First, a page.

The impact as described by one Co-op manager is considerable because of the centralised automated ordering system that is in place for all the Co-op stores. A just-in-time inventory management system in which goods are received only as needed and are dictated by store sales. However, this doesn’t work in an island context with ferry delays as a result of weather, technical or timetabling issues. For example, delivery vehicles can be waiting at the Uig port in Skye to get across in refrigerated wagons, but the perishable goods are on the clock and will soon go out of date. Co-op delivery vehicles can’t be re-routed to other stores and if there are several delays in the service there will be a backlog of vehicles at port, resulting in all the food stock needing to be date checked and scanned for wastage by the island store. Furthermore, if people start panic buying due to ferry delays, the system will send that same volume of goods the following week creating gluts and wastage on some product lines. Conversely, if there are no deliveries and in-store takings are down the system will adjust to this new level of buying behaviour and send a more limited volume of stock for the following week. The Creagorry Co-op manager claimed that the last 12 months have been the worst they have experienced in all the time they have worked on the islands.
In addition, there were very few smoothie options (a fruit substitute particularly for children) anywhere on the islands and what was there was very expensive.
“Even using fresh fruit to make your own [smoothie] was prohibitively expensive.”
On further investigation it was revealed that two out of the four Co-operative supermarkets between Berneray and Barra are classed as convenience stores. The classification of a Co-op store is dictated by the footprint of the store and the revenue the store generates. There are three classifications: convenience, local supermarket and super store. In a convenience store much of the shelf space is given over to convenience food such as ice cream, crisps, fizzy juice, and pizza. There is also a more limited range of Co-op’s own brand or value range produce within a convenience store as preference is given to top brand goods (Coca-Cola, Kellogg’s, Heinz, Hellmann’s). Yet there is a move towards stocking more branded goods in all the Co-op stores in Uist and Barra which are more expensive than Co-op’s own brand produce.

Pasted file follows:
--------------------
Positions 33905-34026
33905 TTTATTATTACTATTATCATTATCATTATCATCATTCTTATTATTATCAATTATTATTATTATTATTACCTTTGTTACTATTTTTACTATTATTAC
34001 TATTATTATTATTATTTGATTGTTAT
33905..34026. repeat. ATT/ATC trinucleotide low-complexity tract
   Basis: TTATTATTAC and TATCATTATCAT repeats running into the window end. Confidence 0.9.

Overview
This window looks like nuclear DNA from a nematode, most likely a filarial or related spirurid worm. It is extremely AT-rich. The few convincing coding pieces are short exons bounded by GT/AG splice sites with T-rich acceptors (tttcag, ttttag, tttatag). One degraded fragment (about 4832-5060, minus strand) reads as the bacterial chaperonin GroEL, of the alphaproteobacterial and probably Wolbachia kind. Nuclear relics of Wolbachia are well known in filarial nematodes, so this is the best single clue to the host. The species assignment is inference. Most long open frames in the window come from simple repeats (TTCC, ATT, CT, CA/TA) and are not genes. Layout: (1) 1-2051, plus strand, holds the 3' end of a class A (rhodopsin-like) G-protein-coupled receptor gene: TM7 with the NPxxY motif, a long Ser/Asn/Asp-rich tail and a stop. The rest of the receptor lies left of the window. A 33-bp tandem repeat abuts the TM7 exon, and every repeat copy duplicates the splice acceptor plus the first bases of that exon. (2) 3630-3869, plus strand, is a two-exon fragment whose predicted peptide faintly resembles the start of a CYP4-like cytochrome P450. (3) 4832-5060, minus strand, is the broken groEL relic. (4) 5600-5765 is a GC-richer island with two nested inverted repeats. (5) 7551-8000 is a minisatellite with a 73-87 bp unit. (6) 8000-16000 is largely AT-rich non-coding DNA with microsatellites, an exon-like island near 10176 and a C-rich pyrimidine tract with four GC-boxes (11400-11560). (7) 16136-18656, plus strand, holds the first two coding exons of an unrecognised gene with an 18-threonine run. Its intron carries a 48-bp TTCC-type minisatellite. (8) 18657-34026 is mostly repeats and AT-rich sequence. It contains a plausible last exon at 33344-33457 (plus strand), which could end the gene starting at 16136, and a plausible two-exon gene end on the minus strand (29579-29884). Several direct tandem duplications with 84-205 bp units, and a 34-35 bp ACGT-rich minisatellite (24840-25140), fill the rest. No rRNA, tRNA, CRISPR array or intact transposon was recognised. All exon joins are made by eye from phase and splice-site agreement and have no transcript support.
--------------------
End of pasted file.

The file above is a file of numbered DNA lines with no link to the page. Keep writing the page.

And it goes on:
In terms of availability of produce, the independent stores fared better because they have autonomy over their ordering, can stock local produce and in some cases have access to the full Co-op catalogue. Co-op stores need agreement from headquarters to stock local produce and one of the requirements is that the producer caters to all the Scottish Cop-operative supermarkets which deters small scale local producers.
Though outwith the scope of this report as it refers to meat products, another worrying trend noted by our community researchers is the display of meat products in security boxes in some of the Co-op stores. This method of displaying produce runs contrary to the end of the road honesty box schemes which are prevalent throughout the islands and opened up the question of how islanders access food in a dignified manner through the main shopping outlets. This is not a distinct practice for island stores as the Co-op uses security tags for their higher value products which are prone to theft in all their Scottish stores and as one Co-op manager commented ‘unfortunately it is a sign of the times’.
The research confirmed our concerns that an ‘island premium’ exists for people living in Uist and Barra who need to pay close to 30% more for their basic fruit and vegetable items compared to a Tesco online shop.